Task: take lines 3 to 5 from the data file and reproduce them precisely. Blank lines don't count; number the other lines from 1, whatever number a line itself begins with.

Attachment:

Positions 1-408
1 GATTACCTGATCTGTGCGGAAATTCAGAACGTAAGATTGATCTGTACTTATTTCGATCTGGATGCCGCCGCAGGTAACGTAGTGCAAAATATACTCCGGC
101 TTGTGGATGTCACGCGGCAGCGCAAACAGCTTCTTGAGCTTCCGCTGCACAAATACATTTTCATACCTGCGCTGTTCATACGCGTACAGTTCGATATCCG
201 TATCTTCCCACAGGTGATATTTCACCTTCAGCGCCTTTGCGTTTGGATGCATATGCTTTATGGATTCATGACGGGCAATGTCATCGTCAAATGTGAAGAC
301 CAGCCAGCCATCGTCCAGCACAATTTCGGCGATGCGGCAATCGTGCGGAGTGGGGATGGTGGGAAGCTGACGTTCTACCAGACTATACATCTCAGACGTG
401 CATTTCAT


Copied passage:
101 TTGTGGATGTCACGCGGCAGCGCAAACAGCTTCTTGAGCTTCCGCTGCACAAATACATTTTCATACCTGCGCTGTTCATACGCGTACAGTTCGATATCCG
201 TATCTTCCCACAGGTGATATTTCACCTTCAGCGCCTTTGCGTTTGGATGCATATGCTTTATGGATTCATGACGGGCAATGTCATCGTCAAATGTGAAGAC
301 CAGCCAGCCATCGTCCAGCACAATTTCGGCGATGCGGCAATCGTGCGGAGTGGGGATGGTGGGAAGCTGACGTTCTACCAGACTATACATCTCAGACGTG